Should the advent of new technologies ever trump the right to privacy?

Asked by: humanshores
  • My Privacy is counted

    Simple thing, for sign up for email/social media /for e -commerce website, they ask specific questions which indirectly include our demographic & geographic information. This website can sell our information to others companies or even our personal enemy for gaining money , as for every business organization their primary motive is to gain profit at any means even though they speak about business ethics.

  • No the advent of new technologies should never trump the right to privacy

    I think that all Americans are entitled to some right to privacy, and therefore I do not think that the advent of new technology should ever trump the right to privacy. I think that we all want and need privacy and even though technology does help society it should never take away our privacy.

  • There should always be a choice.

    No, absolutely not. For some technologies to work, personal information needs to be collected. It just has to do with the function of what they're trying to do. But this must never be forced upon people and there must always be an option to opt out. Let people decide how much they want to share.

  • Coming to a neighborhood over you.Police look to the military for drone technology.

    Much time has passed since the Declaration of Independence was signed, by those,which in today's definition,were terrorists.That's right. Your founding fathers were seen as terrorists by England and even by what the FBI, CIA, and Homeland Security today define terrorism as being.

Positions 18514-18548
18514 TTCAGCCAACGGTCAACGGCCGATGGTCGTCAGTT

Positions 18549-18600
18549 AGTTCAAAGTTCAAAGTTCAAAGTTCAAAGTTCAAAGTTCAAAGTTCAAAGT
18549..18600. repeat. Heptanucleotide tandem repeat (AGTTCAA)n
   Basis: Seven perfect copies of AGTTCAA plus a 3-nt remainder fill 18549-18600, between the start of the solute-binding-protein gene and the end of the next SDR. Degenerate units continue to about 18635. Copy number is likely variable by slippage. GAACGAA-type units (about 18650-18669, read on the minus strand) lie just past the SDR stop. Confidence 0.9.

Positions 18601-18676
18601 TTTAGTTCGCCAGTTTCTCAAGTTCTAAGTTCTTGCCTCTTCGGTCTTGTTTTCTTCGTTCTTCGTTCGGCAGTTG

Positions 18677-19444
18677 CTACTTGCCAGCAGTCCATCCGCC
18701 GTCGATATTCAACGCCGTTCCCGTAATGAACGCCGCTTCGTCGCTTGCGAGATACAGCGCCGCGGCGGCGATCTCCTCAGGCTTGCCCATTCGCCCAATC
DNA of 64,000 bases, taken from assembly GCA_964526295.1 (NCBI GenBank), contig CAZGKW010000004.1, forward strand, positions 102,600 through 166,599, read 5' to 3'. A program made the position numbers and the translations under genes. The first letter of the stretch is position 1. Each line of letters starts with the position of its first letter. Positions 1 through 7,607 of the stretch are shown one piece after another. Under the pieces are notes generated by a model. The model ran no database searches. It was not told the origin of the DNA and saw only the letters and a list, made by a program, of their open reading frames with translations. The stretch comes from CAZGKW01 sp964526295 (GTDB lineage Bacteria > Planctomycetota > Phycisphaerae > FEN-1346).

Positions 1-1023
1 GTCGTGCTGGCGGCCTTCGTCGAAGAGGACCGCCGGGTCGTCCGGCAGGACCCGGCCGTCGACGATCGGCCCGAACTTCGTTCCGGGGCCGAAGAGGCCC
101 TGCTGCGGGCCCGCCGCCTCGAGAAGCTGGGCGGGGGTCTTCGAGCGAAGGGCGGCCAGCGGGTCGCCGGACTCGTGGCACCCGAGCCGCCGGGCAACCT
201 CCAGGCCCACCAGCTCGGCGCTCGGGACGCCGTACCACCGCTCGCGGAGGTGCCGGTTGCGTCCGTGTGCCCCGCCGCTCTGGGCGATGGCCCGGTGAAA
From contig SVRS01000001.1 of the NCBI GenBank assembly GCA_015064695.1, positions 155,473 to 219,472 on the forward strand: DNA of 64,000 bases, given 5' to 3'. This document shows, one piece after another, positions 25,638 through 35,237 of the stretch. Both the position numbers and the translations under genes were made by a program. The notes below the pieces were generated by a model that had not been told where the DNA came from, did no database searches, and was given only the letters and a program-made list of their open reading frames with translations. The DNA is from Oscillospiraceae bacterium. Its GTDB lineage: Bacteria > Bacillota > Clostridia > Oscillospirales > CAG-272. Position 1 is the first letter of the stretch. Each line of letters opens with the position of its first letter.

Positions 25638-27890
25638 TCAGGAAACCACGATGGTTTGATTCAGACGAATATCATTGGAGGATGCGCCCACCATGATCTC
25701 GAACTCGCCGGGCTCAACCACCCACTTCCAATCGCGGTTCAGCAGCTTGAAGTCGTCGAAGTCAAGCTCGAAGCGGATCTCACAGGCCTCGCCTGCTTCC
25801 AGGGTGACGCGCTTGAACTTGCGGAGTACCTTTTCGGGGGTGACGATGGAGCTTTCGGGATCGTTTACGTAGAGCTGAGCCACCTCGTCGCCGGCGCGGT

Assuming the position of being happy to be an American, and enjoy all its freedoms and opportunities, do you find it appropriate to allow any loss of the Inalienable Rights outline in the U.S. Bill of Rights?Many technologies have been brought to bare over the last decade in the war on terror, and as many believe, rightly so.But when a technology becomes available, many also argue, that our founding fathers had no idea they would ever exist.So I argue this: When a officer walks up to your house, on your property, and looks through your window, or puts his ear to the wall and then catches the inhabitant doing something that may or may not be legal, but makes the officer "suspicious" that is an invasion of privacy. If it is then allowed by any law that contradicts the Bill of Rights, that law is void unless the Bill of Rights is amended through proper process. Non the less, if a new tech means a drone can look through walls, that is still an invasion of privacy. Yet so many would argue that it wasn't thought of when the original emancipation and proclamation was made.I would argue that invasion is always invasion, regardless of what day, week, year or decade it was done in. Thank You

Leave a comment...
(Maximum 900 words)
No comments yet.